Opioid Epidemic Fueling Hospitalizations, Hospital Costs
Every day, headlines detail the casualties of the nation’s surge in heroin and prescription painkiller abuse: the funerals, the broken families and the patients cycling in and out of treatment. Now, a new study sheds light on another repercussion — how this public health problem is adding to the nation’s ballooning health care costs and who’s shouldering that burden.
The research comes as policymakers grapple with how to curb the increased abuse of these drugs, known as opioids. State legislators in New York, Connecticut, Alaska and Pennsylvania have tried to take action by adding new resources to boost prevention and treatment. In addition, President Barack Obama laid out strategies last month intended to improve how the health system deals with addiction.
Published Monday in the journal Health Affairs, the study measures how many people were hospitalized between 2002 and 2012 because they were abusing heroin or prescription painkillers, and how many of them got serious infections related to their drug use. It also tracks what hospitals charged to treat those patients and how the hospitals were paid.
The findings? Hospitalizations related to use and dependence on opioids have skyrocketed, from about 302,000 in 2002 to about 520,000 a decade later. During the same time period, the number of these patients who had dangerous infections, like endocarditis or septic arthritis, increased from about 3,400 to 6,535. Those tallies are likely higher now, given the continued growth in opioid abuse, said Matthew Ronan, a hospitalist at the Veterans Health Administration in Boston, an instructor at Harvard Medical School and the study’s primary author.
Meanwhile, those same patients are becoming more expensive to treat. Hospitals charged almost $15 billion in 2012 for opioid-related inpatient care — more than double what they billed in 2002, even after accounting for inflation. More than $700 million of that went to treating patients with the associated infections. And many were uninsured or on Medicaid, the federal-state health insurance program for low-income people.
“We’re certainly seeing the bad outcomes of IV drug use, whether that’s death or hospitalization,” Ronan said. “It’s a pretty destitute population and a population that doesn’t have a lot of resources. You can only imagine that the bills are going to be huge.”
Opioid overdoses killed more than 28,000 people in 2014, the most recent year for which the Centers for Disease Control and Prevention has public data. That was an all-time high. Experts say increased availability of drugs like heroin and prescription painkillers is driving the problem.
The findings add another layer to efforts to combat addiction, said Wilson Compton, deputy director of the federal National Institute on Drug Abuse. It is already a public health matter, he said, and this research makes the case for a public cost concern, too.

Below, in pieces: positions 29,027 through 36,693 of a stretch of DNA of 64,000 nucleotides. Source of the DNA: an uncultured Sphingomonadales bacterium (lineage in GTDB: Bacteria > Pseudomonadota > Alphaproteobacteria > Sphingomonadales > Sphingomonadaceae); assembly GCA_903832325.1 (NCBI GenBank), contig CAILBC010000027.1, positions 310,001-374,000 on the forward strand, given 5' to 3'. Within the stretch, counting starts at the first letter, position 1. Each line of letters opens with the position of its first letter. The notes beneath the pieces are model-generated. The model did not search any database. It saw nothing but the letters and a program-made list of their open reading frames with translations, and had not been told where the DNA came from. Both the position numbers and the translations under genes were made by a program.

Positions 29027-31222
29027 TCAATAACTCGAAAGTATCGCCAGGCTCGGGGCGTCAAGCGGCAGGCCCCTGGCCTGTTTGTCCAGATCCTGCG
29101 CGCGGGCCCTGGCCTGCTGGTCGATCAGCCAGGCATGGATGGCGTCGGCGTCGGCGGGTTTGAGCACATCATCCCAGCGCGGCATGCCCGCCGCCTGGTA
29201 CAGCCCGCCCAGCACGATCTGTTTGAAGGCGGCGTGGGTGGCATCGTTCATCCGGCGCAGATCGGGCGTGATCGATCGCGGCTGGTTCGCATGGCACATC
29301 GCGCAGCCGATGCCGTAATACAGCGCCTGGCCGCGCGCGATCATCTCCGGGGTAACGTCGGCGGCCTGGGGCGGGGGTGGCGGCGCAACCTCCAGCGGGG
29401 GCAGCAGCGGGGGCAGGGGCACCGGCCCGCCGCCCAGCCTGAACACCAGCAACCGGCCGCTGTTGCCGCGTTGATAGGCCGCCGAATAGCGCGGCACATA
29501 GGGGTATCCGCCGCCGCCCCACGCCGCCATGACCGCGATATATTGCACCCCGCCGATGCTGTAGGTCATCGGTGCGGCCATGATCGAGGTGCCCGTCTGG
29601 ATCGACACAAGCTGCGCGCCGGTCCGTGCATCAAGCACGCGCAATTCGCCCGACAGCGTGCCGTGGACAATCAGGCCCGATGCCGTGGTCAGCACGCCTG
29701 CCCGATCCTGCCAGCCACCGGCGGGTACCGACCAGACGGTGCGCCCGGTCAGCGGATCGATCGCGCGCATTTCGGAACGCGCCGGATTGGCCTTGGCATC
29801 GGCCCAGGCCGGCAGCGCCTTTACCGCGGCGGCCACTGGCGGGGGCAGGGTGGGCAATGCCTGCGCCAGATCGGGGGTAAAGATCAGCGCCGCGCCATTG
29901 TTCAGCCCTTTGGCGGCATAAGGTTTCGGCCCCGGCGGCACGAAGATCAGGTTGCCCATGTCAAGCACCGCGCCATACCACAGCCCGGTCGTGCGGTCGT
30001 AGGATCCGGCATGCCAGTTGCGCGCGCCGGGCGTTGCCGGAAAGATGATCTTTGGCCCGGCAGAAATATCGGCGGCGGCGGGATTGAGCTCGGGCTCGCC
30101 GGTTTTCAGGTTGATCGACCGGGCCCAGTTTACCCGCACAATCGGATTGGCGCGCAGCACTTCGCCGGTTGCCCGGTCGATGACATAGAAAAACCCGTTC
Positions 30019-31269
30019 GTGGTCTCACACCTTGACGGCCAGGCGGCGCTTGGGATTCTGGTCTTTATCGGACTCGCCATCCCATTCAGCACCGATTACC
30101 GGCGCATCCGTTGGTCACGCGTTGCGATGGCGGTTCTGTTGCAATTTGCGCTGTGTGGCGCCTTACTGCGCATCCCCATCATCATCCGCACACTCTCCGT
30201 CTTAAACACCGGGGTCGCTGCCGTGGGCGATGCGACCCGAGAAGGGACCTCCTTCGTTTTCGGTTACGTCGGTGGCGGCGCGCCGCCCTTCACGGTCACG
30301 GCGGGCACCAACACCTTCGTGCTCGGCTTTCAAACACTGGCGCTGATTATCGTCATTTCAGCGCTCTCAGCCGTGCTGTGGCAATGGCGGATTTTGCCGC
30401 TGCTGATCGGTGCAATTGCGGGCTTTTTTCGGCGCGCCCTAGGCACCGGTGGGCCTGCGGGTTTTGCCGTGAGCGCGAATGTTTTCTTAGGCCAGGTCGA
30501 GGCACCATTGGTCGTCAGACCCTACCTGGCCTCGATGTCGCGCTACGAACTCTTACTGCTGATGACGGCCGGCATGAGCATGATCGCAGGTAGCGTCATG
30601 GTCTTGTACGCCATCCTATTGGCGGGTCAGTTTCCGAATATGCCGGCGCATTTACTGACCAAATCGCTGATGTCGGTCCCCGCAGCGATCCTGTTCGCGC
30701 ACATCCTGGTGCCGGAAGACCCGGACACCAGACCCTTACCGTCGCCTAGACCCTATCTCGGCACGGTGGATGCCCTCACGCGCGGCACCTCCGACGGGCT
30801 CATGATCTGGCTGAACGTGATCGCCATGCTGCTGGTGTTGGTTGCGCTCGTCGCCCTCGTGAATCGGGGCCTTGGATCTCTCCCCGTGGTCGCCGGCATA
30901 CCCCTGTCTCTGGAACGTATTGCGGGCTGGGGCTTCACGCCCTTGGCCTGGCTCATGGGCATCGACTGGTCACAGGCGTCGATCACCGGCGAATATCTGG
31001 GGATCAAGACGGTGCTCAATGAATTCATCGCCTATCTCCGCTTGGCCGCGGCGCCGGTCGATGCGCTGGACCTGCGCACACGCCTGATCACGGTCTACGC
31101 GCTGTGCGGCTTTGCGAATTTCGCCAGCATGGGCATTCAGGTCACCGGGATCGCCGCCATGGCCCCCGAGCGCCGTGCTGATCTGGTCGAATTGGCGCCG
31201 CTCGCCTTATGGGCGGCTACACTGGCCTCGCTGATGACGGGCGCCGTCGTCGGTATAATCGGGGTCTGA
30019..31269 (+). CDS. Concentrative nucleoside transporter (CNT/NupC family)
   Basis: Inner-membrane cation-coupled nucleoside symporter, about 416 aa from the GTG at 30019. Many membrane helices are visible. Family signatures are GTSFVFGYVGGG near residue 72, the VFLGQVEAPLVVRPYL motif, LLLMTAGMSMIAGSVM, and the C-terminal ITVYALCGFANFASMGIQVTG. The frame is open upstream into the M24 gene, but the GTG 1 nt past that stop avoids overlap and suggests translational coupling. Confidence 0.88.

Demographically, there’s a fair bit of overlap between people who are on Medicaid and those who abuse opioids, Compton noted. So it’s not surprising this program shoulders the burden of treating those patients when they get sick. But as more people become eligible for Medicaid through the federal health law that burden could easily grow, he noted.
“It’s tax dollars going to address this issue,” said Compton, who wasn’t involved with the study. “By treating it more effectively and helping prevent these cases, we might be able to save money for all of us.”
Those savings would only be a fraction of health care spending overall, Ronan noted. But being “more proactive” may help to prevent “some of those things from happening,” he added.
Plus, the findings probably underestimate just what opioid abuse costs, Ronan said. For instance, researchers didn’t take into account what it costs to look after patients once they leave the hospital, though the ones with serious infections usually need follow-up care in monitored settings such as skilled nursing facilities or through home care.
“They often require longer-term care — more involved care,” he said. “The cost in infection doesn’t end when they’re discharged. The $700 million is just the inpatient side, just the start of the cost.”
The researchers didn’t break down which hospitals are most likely to treat patients based on their opioid abuse. But both Ronan and Compton noted that heroin and prescription painkiller abuse is more common in particular areas: the Southwest, the Northeast and rural areas like Alaska and Appalachia.
Things like needle-sharing programs and promoting better hygiene might at least reduce the risk of infection, Ronan said, even if they don’t undo addiction itself.
Importantly, Compton said, this research highlights the need for policy initiatives that curb opioid addiction — strategies that promote better addiction treatment and make these drugs harder to access.
“The reason people are engaging in high-risk abuse that is putting them at the risk for infection is the underlying opioid addiction. So better treatment, and getting people into treatment, is a key approach,” Compton said. “I don’t think this study changes that, but it reinforces the need.”